Let’s start with this. Terrell Brown is now a student at New Mexico State University and a player on the NMSU basketball team, and we wish him success, both on the court and in the classroom. It is our sincere desire that the experience will be a positive one for both the student and the school.
But, the decision to admit Brown when he still has felony charges pending against him has exposed inconsistencies in the NMSU Student-Athlete Code of Conduct that need to be addressed.
Brown was one of five people arrested in May 2017 on allegations that they had robbed a man and used his credit card to buy food at an In-N-Out restaurant. He was charged in California with second-degree robbery, assault with force likely to produce great bodily injury, conspiracy to commit a crime and identity theft — all felonies — and receiving stolen property, a misdemeanor.
Brown entered a not-guilty plea in June 2017. He has an arraignment pending on Oct. 24 in Alameda County Court, where another plea could be entered.
The NMSU Student-Athlete Code of Conduct states, “the student-athlete shall immediately be suspended indefinitely from playing privileges, practice privileges, and all other athletic functions if the student-athlete is: a) charged with a felony; or b) charged with a crime under the laws of another jurisdiction which, if committed in New Mexico, would be classified as a felony.”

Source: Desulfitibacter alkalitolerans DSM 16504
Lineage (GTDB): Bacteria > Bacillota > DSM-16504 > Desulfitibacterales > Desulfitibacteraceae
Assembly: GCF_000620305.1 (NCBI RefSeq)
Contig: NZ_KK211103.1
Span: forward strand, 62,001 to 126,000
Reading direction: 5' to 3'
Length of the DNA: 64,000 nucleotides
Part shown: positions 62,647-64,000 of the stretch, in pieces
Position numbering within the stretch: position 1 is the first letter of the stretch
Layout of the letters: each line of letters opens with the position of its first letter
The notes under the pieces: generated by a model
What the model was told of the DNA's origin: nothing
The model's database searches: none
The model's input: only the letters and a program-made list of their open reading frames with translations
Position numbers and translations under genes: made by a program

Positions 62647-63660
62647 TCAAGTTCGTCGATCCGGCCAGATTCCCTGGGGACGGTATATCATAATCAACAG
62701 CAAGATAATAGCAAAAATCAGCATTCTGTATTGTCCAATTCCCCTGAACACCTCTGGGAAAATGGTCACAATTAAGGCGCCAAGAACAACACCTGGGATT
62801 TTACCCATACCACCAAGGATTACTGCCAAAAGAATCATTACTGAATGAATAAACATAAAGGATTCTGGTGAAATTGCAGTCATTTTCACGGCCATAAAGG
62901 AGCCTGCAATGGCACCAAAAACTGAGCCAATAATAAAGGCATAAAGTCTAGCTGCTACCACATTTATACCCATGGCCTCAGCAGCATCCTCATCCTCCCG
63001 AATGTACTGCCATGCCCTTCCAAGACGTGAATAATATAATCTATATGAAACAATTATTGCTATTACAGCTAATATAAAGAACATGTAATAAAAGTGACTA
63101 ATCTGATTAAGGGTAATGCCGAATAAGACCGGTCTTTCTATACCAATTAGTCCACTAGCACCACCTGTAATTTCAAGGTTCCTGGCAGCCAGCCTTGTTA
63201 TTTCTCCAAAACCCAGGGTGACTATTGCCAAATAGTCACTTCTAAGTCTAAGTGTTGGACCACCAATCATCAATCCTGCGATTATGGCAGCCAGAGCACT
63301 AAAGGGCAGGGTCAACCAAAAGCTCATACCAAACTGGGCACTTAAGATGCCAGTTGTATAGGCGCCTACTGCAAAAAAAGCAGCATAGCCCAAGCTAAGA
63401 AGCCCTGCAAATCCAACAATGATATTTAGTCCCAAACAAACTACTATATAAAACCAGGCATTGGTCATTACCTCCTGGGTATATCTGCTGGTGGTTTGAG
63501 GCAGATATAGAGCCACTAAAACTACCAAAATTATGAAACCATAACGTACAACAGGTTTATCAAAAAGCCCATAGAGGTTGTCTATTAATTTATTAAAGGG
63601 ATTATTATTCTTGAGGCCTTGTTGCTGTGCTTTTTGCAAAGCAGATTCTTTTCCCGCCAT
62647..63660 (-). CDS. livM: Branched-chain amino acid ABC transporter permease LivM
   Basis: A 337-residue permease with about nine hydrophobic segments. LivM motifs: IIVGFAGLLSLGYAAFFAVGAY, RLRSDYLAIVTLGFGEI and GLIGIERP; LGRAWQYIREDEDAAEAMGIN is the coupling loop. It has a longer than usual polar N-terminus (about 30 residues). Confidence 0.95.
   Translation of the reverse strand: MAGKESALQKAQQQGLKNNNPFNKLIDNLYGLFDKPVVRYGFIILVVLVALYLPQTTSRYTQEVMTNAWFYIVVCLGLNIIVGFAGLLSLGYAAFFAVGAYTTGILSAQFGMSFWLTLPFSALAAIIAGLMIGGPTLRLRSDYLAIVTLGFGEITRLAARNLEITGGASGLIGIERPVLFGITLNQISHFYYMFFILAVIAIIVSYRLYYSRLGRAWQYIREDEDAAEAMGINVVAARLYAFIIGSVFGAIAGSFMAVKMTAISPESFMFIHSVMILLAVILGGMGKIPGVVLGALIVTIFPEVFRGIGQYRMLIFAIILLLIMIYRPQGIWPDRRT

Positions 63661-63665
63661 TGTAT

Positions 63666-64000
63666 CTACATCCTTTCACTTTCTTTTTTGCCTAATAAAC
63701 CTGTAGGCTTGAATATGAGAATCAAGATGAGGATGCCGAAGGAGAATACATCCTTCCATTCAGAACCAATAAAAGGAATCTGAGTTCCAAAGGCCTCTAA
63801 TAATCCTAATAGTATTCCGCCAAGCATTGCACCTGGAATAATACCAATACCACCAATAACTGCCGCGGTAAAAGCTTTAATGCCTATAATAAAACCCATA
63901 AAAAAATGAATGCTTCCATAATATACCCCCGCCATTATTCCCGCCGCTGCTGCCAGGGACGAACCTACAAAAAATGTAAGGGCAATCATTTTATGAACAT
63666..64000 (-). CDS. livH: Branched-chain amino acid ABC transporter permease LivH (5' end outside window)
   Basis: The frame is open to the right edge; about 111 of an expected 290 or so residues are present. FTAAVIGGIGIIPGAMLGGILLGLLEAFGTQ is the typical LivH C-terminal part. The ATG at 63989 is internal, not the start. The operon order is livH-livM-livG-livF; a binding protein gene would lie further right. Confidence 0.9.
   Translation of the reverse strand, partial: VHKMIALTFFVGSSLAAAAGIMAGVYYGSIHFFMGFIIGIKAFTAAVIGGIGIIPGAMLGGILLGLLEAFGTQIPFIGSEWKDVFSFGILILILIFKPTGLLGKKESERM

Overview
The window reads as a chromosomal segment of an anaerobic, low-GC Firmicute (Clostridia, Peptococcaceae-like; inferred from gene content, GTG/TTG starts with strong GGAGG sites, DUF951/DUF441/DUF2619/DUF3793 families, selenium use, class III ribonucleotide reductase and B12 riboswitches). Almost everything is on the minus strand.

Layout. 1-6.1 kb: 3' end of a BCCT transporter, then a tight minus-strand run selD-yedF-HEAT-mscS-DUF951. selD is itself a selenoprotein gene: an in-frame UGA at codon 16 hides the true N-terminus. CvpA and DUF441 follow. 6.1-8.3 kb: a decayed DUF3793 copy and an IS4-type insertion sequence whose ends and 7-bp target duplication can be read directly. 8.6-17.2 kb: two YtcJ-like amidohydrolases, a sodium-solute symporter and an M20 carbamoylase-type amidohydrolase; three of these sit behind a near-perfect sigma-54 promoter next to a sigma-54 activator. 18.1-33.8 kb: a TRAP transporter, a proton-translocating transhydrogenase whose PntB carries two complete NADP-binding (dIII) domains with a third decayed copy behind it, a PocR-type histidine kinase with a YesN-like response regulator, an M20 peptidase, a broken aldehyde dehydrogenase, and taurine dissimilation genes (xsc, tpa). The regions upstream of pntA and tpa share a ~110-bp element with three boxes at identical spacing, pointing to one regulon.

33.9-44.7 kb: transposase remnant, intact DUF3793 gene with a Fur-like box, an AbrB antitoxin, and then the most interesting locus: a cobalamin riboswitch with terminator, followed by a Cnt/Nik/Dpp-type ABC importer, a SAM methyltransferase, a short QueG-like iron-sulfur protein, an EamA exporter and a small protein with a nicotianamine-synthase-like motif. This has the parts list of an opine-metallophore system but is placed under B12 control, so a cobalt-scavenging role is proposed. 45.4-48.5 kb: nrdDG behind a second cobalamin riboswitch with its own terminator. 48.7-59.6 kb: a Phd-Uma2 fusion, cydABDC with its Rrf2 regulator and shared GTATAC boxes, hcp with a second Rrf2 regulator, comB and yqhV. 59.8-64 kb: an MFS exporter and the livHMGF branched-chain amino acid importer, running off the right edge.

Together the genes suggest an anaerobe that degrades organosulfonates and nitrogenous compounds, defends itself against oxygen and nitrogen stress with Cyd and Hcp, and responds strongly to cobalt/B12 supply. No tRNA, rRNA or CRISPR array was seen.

NMSU officials claim the rule only applies to student-athletes enrolled at NMSU at the time of the crime.
“He was charged prior to being an athlete (at NM SU) ... I can't make up a new rule if he’s charged someplace else,” Athletics Director Mario Moccia said. “That's not in the handbook.”
That is an interpretation most favorable to the outcome they desired in this case, but it is not clear that is what was intended when the code was written. Under that interpretation, there would be no restriction at all from admitting student-athletes accused of far more serious crimes that Brown’s, as long as the charges were still pending before the court. Is that really in the best interest of the university?
After his arrest, Brown was dismissed from the San Jose State team, where he had played as a freshman. He played for a community college team last year before joining the Aggies as a walk-on this summer.
Basketball coach Chris Jans assured us that they did an extensive background check on Brown before allowing him to join the team. Jans said they are monitoring the legal process, and added that Brown had been “great throughout this whole process.”
Jans and Moccia both make the point that Brown joined the team as a walk-on. That may be true, but the university is risking a lot more here than just a scholarship, should there be another incident such as the one that was alleged in California.
We trust that won’t be the case, and the faith Jans and the university have placed in Brown will have been deserved.
But moving forward, the code of conduct needs to be clarified. NMSU officials need to decide if it is in the university’s best interests to admit student-athletes who still have felony charges pending against them. Whatever that decision is, it needs to be explained clearly in the code.